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Three of Vivendi's Suitors Place Bids

At least one offer for the firm's Universal assets is said to be less than the $14 billion sought.

August 19, 2003|Richard Verrier | Times Staff Writer

Three of the original six suitors for Vivendi Universal's U.S. entertainment assets met Monday's deadline for second-round bids, but the company wouldn't say whether they reached its hotly debated minimum asking price of $14 billion.

As expected, John Malone's Liberty Media Corp. and a consortium headed by Vivendi Vice Chairman Edgar Bronfman Jr. submitted offers for Universal's movie studio, theme parks and TV businesses. The third bidder was General Electric Co.'s NBC, which has proposed a merger of assets, sources familiar with the proposals said.

The offers pose some stark choices for Paris-based Vivendi, which is trying to unload its U.S. operation to focus on its French-based telecom and pay-TV businesses.

Over the next week or so, the company's executives are expected to decide whether to accept cash now to pay down debt -- the main goal identified by Vivendi when it launched the much-watched auction this year -- or agree to a merger with NBC that could be lucrative in the long term but would give Vivendi little or no upfront cash and would postpone its desired exit from Hollywood.

A Vivendi spokesman Monday confirmed that Vivendi had received "proposals and confirmations from each of the parties interested in the VUE assets," but he wouldn't elaborate.

Representatives of NBC and Liberty also declined to comment.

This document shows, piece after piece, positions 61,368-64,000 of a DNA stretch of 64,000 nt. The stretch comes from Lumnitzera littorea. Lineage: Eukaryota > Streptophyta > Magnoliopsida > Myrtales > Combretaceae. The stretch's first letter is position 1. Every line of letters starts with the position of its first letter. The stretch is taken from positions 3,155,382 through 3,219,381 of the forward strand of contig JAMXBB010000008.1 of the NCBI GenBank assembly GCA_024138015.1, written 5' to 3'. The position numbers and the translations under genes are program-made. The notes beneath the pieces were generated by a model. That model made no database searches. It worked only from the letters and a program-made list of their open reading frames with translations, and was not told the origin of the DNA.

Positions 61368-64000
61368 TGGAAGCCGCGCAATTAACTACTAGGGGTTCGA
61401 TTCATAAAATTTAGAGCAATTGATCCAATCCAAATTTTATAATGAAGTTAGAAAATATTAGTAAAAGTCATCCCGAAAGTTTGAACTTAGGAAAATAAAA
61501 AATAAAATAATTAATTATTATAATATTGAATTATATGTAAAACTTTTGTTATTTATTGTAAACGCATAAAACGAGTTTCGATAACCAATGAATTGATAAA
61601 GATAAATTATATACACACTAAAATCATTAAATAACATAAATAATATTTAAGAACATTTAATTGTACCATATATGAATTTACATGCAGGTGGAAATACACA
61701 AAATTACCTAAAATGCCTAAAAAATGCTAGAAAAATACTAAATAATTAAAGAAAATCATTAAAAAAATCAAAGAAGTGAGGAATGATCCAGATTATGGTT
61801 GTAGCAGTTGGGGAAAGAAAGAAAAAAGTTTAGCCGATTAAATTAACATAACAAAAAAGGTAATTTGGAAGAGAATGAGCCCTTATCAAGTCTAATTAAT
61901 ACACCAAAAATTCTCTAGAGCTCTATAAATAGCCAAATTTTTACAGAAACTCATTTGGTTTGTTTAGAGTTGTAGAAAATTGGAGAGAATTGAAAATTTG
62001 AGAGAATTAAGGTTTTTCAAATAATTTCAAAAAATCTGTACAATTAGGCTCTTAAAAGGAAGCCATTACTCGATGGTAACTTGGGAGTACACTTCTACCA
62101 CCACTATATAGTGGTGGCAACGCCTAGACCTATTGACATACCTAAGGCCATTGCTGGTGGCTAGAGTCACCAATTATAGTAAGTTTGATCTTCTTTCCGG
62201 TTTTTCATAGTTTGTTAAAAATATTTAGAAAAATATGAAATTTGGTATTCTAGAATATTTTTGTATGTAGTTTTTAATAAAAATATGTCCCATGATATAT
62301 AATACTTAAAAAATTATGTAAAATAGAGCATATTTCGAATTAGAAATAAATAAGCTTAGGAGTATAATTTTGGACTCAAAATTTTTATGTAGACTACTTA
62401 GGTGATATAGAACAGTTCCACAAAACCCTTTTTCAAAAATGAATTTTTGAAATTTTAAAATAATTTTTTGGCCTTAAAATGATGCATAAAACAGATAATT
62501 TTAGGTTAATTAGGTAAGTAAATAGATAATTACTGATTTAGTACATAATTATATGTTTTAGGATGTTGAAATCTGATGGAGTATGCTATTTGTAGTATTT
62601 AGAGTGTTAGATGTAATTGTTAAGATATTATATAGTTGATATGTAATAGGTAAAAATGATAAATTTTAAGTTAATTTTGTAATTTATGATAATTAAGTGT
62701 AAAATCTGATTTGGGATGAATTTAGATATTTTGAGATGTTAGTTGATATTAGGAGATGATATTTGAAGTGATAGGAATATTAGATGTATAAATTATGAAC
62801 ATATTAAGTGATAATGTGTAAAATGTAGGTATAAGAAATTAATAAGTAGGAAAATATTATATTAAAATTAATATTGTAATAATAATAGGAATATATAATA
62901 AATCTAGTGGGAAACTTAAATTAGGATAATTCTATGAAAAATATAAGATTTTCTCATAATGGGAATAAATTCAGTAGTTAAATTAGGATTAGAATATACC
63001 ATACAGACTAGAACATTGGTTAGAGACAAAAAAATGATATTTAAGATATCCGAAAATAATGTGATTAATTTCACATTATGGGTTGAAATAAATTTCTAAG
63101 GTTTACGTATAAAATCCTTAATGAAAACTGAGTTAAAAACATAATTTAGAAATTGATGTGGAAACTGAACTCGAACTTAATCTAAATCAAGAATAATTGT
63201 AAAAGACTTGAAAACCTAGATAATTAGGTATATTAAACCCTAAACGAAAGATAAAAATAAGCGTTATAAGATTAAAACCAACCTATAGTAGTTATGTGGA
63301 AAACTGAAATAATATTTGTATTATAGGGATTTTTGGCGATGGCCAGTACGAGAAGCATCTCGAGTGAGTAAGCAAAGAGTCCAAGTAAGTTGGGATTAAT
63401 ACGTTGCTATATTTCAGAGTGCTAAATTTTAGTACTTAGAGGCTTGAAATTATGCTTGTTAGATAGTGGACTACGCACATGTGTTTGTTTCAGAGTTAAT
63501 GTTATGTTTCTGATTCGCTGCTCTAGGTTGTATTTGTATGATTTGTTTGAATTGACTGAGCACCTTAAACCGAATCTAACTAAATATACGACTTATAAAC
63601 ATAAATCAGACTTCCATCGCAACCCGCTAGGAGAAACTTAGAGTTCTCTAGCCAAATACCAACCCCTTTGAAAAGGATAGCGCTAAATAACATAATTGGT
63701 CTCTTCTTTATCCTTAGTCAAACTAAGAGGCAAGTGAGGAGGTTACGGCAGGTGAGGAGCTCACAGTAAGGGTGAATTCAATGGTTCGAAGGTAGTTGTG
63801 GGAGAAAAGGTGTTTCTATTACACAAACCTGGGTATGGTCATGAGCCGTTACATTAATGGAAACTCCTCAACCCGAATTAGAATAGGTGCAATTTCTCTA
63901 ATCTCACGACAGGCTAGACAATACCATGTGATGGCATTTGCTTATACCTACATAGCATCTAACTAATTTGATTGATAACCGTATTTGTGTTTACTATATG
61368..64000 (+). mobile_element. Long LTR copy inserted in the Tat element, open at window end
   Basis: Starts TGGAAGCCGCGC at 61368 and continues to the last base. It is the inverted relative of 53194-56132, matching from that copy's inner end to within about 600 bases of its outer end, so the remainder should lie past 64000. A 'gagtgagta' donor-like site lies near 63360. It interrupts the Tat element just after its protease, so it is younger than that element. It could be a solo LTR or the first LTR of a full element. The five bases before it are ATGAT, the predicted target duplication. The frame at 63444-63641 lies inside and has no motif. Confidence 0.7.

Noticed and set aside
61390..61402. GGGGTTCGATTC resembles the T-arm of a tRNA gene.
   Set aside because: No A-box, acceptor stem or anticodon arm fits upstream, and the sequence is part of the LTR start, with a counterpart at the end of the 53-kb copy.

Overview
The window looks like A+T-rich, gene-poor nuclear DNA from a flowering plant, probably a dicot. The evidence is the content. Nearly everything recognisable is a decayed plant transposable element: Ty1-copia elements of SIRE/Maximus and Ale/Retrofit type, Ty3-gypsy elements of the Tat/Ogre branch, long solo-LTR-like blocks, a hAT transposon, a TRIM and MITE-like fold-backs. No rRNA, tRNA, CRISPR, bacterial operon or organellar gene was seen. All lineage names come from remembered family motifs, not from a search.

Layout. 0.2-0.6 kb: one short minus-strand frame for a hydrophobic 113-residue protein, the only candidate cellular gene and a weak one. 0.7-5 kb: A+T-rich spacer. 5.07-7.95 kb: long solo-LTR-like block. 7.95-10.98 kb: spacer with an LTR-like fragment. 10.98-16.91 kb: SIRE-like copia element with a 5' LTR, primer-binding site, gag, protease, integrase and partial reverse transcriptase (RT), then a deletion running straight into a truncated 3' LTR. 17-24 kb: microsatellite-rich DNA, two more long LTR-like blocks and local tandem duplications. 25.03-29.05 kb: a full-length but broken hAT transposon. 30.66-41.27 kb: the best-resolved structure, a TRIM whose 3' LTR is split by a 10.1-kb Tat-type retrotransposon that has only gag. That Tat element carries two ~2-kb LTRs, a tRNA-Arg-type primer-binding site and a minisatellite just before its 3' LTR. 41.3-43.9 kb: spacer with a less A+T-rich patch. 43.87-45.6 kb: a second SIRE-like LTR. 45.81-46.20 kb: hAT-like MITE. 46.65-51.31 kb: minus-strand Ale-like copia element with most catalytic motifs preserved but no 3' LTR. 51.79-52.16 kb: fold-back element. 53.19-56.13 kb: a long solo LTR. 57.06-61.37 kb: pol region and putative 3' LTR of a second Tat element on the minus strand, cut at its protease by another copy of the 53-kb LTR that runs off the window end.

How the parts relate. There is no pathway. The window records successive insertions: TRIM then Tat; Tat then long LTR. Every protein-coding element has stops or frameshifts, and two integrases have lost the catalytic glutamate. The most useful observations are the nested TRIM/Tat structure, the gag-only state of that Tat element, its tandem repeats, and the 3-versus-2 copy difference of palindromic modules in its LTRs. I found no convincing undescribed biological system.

Tod Hullin, a spokesman for Bronfman's group, was brimming with confidence. "Between us and NBC, they're going to have a clear choice," Hullin said. He declined to discuss the details of the Bronfman bid.

Top Vivendi executives had predicted that they would receive at least one offer that met their $14-billion minimum, which scared away three other suitors: Metro-Goldwyn-Mayer Inc., cable giant Comcast Corp. and a group involving former 20th Century Fox owner Marvin Davis.

At least one of Monday's bids, Liberty's, came in below the asking price, a source familiar with the proposal said.

Vivendi executives have said they were optimistic they could reach a deal by Labor Day. But they also have said that if the proposals fell short, they would be ready to hold onto the assets and possibly prepare them for a public offering next year.

The company's board of directors will weigh the offers at an Aug. 26 meeting in Paris, company sources said.

Vivendi insiders and analysts believe NBC, with its stable, cautious management team, has the upper hand in negotiating a deal.

"It's NBC's to lose," one Vivendi Universal executive said Monday.

Each of the three offers has a strategic component centered around Universal's TV group, although the amount of cash involved varies widely.

NBC wants to combine its broadcast and cable networks -- including CNBC, Bravo and Telemundo -- with Universal's film and TV businesses.

Liberty Chairman Malone would combine Liberty's Starz Encore cable group with Universal's cable channels, which include USA, Sci Fi and Trio.

And Bronfman has proposed contributing Cablevision Systems Corp.'s American Movie Classics, We: Women's Entertainment and Independent Film Channel in his deal.

Bronfman has lined up backing from private equity firms Thomas H. Lee Partners and Blackstone Group, as well as a $9-billion commitment from a group headed by Wachovia Corp.

Times staff writer Sallie Hofmeister contributed to this report.

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